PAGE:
From STEM kits to fashion dolls, these creations all came from the minds of female inventors and designers.
- You love the games and toys they made, but do you know their names?
- The women behind these products are engineers, CEOs, and accomplished designers.
- Learn about the creators while adding their toys to your holiday shopping list.
The field they work in is quite cutting edge.
- "Directed" evolution is a kind of coaxing, and speeding up of, evolution itself.
- The committee referred to the work of all three as "The foundation for a revolution in chemistry."
- Frances H. Arnold is the fifth woman to win the prize in chemistry in its 117-year history.
How they did it<p>The 2018 Nobel Prize in Chemistry winners are Frances H. Arnold at the California Institute of Technology, Sir Greg Winter of the MRC Laboratory of Molecular Biology in the U.K., and George P. Smith at the University of Missouri. They all <a href="https://qz.com/1409908/how-the-winners-of-the-2018-nobel-prize-in-chemistry-wield-the-power-of-evolution/" target="_blank">used variants</a> of existing chemistry studies to find solutions to problems such as creating biofuel from sugars, as well as altering human antibodies to fight things such as rheumatoid arthritis and cancer.</p><p>Arnold, only the fifth woman to win the prize in its 117-year history, won half of the prize, with Winter and Smith sharing the other half.<br></p>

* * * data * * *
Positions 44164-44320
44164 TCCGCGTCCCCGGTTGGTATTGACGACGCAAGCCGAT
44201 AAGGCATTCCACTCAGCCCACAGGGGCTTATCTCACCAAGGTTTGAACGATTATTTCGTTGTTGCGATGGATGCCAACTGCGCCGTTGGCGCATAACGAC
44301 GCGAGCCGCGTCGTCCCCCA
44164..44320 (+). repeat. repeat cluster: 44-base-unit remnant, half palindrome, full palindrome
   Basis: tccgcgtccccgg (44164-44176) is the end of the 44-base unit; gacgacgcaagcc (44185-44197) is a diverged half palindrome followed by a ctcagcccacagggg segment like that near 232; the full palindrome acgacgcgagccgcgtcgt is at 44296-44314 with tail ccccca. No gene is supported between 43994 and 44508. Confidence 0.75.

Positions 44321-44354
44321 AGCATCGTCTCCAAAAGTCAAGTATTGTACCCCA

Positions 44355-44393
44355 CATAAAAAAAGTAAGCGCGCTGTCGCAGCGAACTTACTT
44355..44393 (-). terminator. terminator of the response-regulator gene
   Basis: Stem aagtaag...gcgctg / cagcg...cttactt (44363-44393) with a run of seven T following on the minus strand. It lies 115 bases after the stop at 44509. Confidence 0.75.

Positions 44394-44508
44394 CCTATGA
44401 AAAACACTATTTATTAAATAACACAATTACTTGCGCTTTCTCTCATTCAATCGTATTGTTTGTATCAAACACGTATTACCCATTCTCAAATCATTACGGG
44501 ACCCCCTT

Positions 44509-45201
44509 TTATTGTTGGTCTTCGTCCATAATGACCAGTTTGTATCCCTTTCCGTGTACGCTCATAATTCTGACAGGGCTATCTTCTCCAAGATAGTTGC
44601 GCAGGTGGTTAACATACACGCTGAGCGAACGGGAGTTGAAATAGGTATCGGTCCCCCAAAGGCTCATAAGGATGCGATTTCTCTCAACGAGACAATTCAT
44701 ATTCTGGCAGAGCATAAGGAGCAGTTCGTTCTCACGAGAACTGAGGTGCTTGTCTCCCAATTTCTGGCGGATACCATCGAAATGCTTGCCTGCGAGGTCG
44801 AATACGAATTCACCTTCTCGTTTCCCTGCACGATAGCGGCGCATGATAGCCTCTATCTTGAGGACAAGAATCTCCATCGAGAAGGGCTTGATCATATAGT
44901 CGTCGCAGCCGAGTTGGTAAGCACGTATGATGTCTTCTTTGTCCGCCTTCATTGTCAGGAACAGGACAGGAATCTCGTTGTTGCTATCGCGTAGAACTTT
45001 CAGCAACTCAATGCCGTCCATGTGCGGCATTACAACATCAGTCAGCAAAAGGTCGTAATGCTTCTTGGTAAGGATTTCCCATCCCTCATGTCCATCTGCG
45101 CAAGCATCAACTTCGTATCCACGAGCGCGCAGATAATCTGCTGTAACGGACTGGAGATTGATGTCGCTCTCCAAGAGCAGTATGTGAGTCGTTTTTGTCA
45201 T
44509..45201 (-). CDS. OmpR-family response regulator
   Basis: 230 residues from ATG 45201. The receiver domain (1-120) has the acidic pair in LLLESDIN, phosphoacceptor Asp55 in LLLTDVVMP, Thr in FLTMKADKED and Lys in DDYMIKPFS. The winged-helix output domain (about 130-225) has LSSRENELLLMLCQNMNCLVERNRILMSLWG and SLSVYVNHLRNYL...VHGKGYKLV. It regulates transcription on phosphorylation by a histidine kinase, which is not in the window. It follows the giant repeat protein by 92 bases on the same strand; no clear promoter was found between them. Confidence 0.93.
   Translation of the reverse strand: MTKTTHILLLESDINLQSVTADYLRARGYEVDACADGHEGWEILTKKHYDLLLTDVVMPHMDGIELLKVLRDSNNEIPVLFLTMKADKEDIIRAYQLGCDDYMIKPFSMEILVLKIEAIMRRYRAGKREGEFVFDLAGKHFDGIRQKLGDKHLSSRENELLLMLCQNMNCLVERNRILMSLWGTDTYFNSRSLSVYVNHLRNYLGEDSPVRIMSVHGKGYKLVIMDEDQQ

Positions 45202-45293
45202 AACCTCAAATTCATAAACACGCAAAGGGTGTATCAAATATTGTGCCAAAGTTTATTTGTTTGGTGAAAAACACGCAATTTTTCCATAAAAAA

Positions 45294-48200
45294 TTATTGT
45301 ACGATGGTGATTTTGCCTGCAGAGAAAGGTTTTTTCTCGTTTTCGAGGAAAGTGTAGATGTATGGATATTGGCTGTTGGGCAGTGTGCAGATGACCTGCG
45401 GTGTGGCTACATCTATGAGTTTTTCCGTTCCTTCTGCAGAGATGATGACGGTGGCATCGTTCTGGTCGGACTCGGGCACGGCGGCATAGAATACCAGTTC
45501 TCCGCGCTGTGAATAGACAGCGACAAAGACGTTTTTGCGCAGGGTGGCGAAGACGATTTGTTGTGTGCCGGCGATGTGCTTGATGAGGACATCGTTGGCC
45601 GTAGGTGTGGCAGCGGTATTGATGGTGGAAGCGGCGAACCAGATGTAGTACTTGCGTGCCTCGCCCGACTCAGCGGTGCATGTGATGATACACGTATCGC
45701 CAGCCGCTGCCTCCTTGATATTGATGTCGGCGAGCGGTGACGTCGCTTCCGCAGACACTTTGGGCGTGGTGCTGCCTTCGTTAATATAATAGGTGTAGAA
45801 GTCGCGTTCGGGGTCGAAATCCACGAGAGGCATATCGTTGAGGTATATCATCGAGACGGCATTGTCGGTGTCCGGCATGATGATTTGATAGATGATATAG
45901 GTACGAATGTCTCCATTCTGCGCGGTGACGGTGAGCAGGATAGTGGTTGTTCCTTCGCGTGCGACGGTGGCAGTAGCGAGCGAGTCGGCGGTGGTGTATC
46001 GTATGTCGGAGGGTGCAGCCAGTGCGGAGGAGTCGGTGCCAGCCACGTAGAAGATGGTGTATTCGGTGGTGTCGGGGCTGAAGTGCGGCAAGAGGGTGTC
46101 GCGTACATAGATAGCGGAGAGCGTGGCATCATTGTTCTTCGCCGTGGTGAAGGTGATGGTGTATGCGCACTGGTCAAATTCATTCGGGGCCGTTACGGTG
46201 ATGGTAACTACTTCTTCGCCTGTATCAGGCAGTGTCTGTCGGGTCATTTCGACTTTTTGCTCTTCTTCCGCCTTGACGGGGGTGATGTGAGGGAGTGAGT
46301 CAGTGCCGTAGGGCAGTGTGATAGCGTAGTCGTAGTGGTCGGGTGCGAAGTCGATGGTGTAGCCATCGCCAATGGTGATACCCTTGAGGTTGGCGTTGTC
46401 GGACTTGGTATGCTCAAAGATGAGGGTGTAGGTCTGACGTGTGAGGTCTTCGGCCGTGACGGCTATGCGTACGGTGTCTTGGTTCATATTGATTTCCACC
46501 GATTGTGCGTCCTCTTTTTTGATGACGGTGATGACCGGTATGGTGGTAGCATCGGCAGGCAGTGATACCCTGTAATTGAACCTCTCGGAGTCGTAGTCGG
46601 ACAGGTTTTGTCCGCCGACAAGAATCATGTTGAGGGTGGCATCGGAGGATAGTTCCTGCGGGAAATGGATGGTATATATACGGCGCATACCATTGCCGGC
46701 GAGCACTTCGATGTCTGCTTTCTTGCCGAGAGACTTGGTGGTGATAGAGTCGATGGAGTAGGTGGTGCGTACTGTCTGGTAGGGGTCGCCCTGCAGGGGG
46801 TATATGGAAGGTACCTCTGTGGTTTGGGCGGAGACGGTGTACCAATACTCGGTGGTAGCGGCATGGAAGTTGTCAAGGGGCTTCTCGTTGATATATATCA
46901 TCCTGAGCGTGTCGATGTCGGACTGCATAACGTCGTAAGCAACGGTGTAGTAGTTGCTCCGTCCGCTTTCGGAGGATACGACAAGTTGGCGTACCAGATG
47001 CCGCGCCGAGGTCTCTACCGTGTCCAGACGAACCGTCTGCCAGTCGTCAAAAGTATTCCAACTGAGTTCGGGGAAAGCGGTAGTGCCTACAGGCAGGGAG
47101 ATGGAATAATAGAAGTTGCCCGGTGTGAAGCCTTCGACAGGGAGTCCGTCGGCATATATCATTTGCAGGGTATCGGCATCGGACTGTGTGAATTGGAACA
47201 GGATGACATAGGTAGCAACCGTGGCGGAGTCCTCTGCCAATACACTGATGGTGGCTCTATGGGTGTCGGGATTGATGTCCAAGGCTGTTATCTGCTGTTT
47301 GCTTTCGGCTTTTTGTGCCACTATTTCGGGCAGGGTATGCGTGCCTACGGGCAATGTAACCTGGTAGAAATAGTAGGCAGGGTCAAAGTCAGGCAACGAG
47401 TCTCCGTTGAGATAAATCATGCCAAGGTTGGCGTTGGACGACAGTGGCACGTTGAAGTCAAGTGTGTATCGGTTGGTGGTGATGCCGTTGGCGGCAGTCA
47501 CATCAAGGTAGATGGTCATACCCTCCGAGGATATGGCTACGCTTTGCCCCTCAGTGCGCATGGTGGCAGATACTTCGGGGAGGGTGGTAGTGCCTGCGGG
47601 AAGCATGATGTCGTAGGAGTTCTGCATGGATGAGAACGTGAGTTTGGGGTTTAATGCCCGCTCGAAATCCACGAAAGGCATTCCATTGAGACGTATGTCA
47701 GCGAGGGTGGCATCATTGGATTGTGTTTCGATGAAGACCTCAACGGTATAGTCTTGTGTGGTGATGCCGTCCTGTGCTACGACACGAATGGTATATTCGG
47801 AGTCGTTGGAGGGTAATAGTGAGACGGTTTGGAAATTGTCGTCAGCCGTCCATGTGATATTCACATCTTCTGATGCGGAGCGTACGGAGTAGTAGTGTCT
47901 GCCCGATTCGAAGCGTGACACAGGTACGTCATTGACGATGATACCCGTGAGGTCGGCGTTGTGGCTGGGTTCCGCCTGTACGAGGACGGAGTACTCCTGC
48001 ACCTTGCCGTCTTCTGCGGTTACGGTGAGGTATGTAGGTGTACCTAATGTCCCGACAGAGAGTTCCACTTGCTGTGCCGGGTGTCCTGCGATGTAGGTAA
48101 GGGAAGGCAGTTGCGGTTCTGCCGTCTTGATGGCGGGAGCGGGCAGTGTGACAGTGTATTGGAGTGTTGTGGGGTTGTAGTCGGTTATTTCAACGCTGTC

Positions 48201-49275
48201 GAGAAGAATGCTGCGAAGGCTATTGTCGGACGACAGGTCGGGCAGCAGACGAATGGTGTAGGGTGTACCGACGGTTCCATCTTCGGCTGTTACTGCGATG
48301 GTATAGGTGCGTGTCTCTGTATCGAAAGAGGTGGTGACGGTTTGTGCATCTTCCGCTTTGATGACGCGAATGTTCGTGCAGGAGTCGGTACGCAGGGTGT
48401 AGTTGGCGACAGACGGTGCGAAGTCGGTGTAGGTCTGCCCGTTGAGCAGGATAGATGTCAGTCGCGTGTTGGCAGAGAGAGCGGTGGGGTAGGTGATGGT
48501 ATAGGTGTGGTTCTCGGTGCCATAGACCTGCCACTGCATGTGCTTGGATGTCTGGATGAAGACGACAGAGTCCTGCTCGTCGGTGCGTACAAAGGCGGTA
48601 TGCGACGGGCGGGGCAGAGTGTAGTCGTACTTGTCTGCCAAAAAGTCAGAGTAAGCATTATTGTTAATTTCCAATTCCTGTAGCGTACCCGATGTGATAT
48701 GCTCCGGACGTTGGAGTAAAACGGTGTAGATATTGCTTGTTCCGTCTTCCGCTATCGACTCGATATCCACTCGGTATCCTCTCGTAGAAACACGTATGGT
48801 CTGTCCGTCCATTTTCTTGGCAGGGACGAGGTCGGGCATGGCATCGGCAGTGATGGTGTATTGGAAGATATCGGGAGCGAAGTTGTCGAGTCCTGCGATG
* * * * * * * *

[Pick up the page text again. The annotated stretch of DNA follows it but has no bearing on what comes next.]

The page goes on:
Coaxed mutation<img type="lazy-image" data-runner-src="https://assets.rebelmouse.io/eyJhbGciOiJIUzI1NiIsInR5cCI6IkpXVCJ9.eyJpbWFnZSI6Imh0dHBzOi8vYXNzZXRzLnJibC5tcy8xODY4ODQwNy9vcmlnaW4uanBnIiwiZXhwaXJlc19hdCI6MTY3NDY2MTk3NH0.wLb3ss5F9XhBw4nmWqv4PS6nVOly-o2t1mDl7fmGkQw/img.jpg?width=980" id="24303" class="rm-shortcode" data-rm-shortcode-id="21f9ac6c424ad8bb018a7f69ed13ded0" data-rm-shortcode-name="rebelmouse-image" />